Crafting Thankfulness

Crafting Thankfulness

We’re crafting thankfulness with fun art projects!

There is no denying that 2020 has been a difficult year. Everyone has faced new obstacles and challenges, and the routine of life has been disrupted. Kids do not get to see their friends as often, go to school, and in some places parks and playgrounds remain closed. As the end of the year approaches, it is often a time to think about the things for which we are thankful. Kids can look around, see how their lives have changed, and not know how to focus on the positives. Getting them engaged physically and mentally with the silver linings and the blessings of life can be a way to refocus not just the children, but the entire family, boosting mental health, and create a more positive home environment for the holiday season. 

 Try these artistic projects for the whole family to craft a thankful atmosphere this 2020 season:

 1.    A Thankfulness Tree: This craft is one you can do in a day, a week, or a whole month! You can easily modify it for whatever materials you have on hand. You could use popsicle sticks and glue, pipe cleaners, or construction paper. Whatever material you choose, make your tree. You could even glue it to a small plant holder. Take colorful paper and cut them in the shape of leaves. Have members of the family come up with people, places, and things they love, and for which they are grateful, and write them on the leaves. Tape or glue them to the tree. This can help little ones practice writing, and it can be a visual reminder of everything positive in your life and an exercise in thankfulness.

 2.    A Thankfulness Pie:  One of the joys of the holidays is dessert, and pie is one of the most popular. This project is a fun way for the kids to be in the kitchen with their parents while the adults are cooking real meals. Take a paper plate and divide it into equal parts. On each pie-shaped section, have each person write down one or two things for which they are thankful. If they drew six sections, write down six things. Take a piece of construction paper and cut it into a circle that fits on the place. Cut a triangle the size of the pie sections on the plate, so it will show one of the objects of gratitude. For fun, make the paper that represents the pie filling the same color as the family’s favorite pie: orange for pumpkin, red for cranberry, or even purple for berry. Put a thumbtack in the center of the plate, attaching the construction paper to the paper plate. Use this pie to remind the family if everything there is to be grateful for at the dinner table.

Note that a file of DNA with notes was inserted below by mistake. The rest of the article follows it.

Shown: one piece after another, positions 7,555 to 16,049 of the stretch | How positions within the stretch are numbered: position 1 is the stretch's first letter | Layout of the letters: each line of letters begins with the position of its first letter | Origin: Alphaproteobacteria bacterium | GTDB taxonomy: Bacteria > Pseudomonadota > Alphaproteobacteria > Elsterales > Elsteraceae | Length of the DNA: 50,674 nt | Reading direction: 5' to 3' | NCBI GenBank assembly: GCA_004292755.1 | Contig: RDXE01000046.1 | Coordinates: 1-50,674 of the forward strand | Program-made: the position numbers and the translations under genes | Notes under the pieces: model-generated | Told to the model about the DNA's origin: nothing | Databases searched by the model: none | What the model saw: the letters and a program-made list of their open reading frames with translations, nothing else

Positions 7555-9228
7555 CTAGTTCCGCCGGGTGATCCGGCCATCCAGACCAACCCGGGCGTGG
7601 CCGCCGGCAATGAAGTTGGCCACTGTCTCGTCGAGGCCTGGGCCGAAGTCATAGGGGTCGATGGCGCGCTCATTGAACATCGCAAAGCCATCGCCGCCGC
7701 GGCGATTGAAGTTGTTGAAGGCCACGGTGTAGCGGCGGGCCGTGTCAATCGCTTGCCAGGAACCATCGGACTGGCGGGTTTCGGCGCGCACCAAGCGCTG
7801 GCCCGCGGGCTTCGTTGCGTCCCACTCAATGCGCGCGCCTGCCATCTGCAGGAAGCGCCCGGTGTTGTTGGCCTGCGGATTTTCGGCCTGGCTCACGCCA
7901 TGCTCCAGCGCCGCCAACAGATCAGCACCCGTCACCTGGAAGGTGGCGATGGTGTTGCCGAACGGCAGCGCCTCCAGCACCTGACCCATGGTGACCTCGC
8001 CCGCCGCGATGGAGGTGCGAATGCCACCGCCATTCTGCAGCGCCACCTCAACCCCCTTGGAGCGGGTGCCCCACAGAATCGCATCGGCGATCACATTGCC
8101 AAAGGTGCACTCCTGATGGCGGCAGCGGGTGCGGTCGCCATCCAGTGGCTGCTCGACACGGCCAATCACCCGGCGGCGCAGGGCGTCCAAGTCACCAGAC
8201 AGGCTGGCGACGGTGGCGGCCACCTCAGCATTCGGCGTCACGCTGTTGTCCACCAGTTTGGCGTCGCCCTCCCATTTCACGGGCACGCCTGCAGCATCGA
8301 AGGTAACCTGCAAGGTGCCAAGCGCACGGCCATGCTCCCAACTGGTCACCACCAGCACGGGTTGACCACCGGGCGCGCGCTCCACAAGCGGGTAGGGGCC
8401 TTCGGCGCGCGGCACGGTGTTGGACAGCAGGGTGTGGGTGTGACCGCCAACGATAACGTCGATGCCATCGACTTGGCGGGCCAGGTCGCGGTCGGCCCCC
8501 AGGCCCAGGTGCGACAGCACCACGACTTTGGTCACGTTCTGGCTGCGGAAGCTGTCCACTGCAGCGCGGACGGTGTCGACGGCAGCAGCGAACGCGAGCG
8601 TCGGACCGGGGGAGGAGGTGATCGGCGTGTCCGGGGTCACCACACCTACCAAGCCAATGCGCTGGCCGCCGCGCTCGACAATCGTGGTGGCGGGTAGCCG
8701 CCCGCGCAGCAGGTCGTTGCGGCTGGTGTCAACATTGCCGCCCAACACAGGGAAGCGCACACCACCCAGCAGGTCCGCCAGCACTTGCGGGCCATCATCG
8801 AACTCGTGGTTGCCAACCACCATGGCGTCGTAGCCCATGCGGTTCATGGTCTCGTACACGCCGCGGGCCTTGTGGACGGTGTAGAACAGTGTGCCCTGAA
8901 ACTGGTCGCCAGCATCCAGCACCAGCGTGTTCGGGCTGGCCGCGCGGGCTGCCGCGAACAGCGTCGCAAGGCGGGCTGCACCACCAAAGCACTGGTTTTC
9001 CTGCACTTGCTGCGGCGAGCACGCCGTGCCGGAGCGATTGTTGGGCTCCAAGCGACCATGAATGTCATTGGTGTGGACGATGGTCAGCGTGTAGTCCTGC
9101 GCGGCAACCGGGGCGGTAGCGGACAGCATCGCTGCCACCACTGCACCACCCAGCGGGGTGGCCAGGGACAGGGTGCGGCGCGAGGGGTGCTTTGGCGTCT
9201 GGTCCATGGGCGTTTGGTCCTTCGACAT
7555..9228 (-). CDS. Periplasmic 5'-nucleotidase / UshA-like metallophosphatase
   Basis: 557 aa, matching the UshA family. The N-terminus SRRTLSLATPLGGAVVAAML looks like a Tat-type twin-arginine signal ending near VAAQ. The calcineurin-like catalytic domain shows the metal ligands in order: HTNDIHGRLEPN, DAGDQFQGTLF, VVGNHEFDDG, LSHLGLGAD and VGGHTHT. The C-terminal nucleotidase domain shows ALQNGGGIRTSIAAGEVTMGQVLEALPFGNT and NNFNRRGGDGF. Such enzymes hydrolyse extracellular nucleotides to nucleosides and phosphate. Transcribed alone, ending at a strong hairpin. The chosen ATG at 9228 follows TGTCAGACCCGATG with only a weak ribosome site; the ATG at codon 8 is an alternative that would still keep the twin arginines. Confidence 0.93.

3.    A Thankfulness Placemat: While everyone is waiting for dinner to finish cooking, it is time to set the table! Rather than use pre-made, store-bought placemats, have each member make a placemat themed around one person, place, or thing that inspires a feeling of gratitude. Get creative! Use colors, markers, string, glitter, anything to communicate why each person is thankful for their chosen person, place or thing. When everyone is seated, go around the table and have everyone share what is one their placemat, and why. 

Even when it’s hard, there is always something for which we can be thankful. Focusing on these things can lift the mood, re-focus the family, and help some of the difficulties of 2020 fade away for a while. 

Learn more about joining the Stretch-n-Grow Family here, find a class for your child here, or email us at info@Stretch-n-Grow.com!

by Brittany Verrett

by Brittany Verrett

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